7. Do your chores for Mommy!

Yes, you probably shouldn't crawl into a crypt-like hole in the ground and bring a book with teeth back into your apartment. Also, the kids in "Evil Dead Rise" might have been able to save their mother from her horrible fate if they had listened to her requests. Before the dumb Danny (Morgan Davies) brings the demonic tome into their lives, Bridget (Gabrielle Echols) asks her mom, Ellie (Alyssa Sutherland), to find her shirt. Ellie tells her that it's dirty and that she knows how to do laundry. The teen balks at such a task! Ellie also tells Danny to turn down his music, which he doesn't do either. Instead, he finds a cursed record to play at full volume while Ellie resigns herself to do the laundry for Bridget.

Thanks to her children, Ellie is in the elevator at precisely the wrong time. She's knocked back by a demonic force that breaks her limbs and contorts her onto the ceiling. While the bone-crunching sound of Ellie's spine being played with like an accordion is brutal enough, the realization that her children are to blame for her death is the true horror here. The children's last words to their mother are filled with annoyance. That's their last real memory with her. As in life, Ellie dies without anyone helping her. What a gut punch! However, this tragedy fuels Deadite Ellie's wrath, leading to some violently cathartic scenes.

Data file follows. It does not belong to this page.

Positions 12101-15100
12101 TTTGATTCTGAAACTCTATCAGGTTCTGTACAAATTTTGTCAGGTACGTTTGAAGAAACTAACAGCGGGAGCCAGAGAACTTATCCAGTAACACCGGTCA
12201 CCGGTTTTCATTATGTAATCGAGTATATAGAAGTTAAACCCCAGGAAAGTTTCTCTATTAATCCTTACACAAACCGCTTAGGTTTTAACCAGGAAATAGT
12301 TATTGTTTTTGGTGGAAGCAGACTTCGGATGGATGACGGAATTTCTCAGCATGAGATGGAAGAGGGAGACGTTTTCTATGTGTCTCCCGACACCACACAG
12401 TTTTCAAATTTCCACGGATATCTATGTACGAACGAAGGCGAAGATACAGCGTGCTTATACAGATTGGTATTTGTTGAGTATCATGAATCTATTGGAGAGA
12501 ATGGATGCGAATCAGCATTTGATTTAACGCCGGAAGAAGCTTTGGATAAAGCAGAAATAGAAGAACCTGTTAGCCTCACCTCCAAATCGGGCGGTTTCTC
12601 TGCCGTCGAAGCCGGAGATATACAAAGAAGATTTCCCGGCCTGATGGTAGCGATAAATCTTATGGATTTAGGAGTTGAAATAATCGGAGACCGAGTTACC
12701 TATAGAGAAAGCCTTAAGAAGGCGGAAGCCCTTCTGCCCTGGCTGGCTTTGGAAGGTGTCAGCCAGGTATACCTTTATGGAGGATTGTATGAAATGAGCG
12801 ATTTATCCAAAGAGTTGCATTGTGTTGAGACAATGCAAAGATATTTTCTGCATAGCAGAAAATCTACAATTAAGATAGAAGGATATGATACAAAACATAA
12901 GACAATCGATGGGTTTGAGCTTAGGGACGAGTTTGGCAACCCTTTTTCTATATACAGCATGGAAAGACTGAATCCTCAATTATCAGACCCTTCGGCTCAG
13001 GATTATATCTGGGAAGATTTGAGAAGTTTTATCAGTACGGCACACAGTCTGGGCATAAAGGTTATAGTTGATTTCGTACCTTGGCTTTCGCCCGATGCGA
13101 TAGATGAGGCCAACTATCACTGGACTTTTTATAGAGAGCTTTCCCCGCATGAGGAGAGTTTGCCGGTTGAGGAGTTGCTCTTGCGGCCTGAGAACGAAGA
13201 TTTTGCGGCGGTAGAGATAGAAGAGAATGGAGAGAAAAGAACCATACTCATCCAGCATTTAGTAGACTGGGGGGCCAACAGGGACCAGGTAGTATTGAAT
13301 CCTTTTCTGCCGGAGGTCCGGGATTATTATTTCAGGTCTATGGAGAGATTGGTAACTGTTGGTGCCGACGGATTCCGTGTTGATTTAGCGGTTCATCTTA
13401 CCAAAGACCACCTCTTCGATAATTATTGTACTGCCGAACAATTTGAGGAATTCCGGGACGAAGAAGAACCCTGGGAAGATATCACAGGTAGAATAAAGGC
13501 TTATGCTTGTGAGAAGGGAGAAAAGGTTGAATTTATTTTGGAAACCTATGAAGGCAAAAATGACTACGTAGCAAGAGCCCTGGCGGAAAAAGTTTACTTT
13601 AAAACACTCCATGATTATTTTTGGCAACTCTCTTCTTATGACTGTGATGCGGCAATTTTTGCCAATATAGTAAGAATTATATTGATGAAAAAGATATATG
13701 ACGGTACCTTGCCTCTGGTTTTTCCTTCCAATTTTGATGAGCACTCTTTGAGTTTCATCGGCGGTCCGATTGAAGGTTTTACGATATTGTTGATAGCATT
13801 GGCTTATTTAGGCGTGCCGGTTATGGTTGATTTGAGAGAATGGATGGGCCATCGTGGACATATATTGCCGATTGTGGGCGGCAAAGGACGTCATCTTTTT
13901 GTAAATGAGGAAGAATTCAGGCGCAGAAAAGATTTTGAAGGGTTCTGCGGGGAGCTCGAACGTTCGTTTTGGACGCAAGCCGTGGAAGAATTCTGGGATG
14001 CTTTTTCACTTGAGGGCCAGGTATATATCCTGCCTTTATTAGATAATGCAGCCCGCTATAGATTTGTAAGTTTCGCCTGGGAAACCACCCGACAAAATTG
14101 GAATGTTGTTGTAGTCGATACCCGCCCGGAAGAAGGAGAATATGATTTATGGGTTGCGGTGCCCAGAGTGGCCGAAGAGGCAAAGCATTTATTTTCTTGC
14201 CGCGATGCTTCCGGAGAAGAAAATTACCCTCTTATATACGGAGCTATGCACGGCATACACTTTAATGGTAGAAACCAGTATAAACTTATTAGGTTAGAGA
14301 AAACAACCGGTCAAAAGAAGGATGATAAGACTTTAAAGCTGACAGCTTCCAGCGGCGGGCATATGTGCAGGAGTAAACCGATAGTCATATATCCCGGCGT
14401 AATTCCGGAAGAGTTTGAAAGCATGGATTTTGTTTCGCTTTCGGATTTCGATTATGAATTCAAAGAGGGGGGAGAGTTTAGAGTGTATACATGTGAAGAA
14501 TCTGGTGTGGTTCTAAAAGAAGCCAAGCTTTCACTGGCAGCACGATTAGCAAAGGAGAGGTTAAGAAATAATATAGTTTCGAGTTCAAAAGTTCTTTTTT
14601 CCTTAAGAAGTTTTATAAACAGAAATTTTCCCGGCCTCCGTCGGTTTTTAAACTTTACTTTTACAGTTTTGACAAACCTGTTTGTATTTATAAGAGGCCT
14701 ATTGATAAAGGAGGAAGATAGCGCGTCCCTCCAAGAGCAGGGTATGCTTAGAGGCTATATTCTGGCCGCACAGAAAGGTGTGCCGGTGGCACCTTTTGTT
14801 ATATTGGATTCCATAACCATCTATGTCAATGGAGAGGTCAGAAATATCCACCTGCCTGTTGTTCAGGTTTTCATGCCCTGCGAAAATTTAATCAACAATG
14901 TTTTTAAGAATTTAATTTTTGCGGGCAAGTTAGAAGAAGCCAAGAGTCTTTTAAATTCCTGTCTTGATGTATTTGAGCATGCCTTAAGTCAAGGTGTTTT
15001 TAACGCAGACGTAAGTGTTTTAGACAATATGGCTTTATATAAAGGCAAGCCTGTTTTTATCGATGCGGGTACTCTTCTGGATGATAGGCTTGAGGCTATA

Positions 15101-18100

6. Cheese grater scene

Okay, I can't go further with this list without mentioning the cheese grater scene. No, I don't think it's the grossest moment — not by a long shot. However, it's one of the film's most unique set pieces. From the memes to the hyped merchandise to the for-your-consideration bags of mini-cheese graters, I expected more from this scene. What's teased in the trailer isn't too far from what's shown in the film. The camera doesn't linger long on the shot, sacrificing a chance to show Beth's (Lily Sullivan) calf being mangled. Beth even cares for the wound off-screen. Without knowing the extent of the injury, it raises questions for me about how badly she's hurt and whether or not her movements afterward are realistic.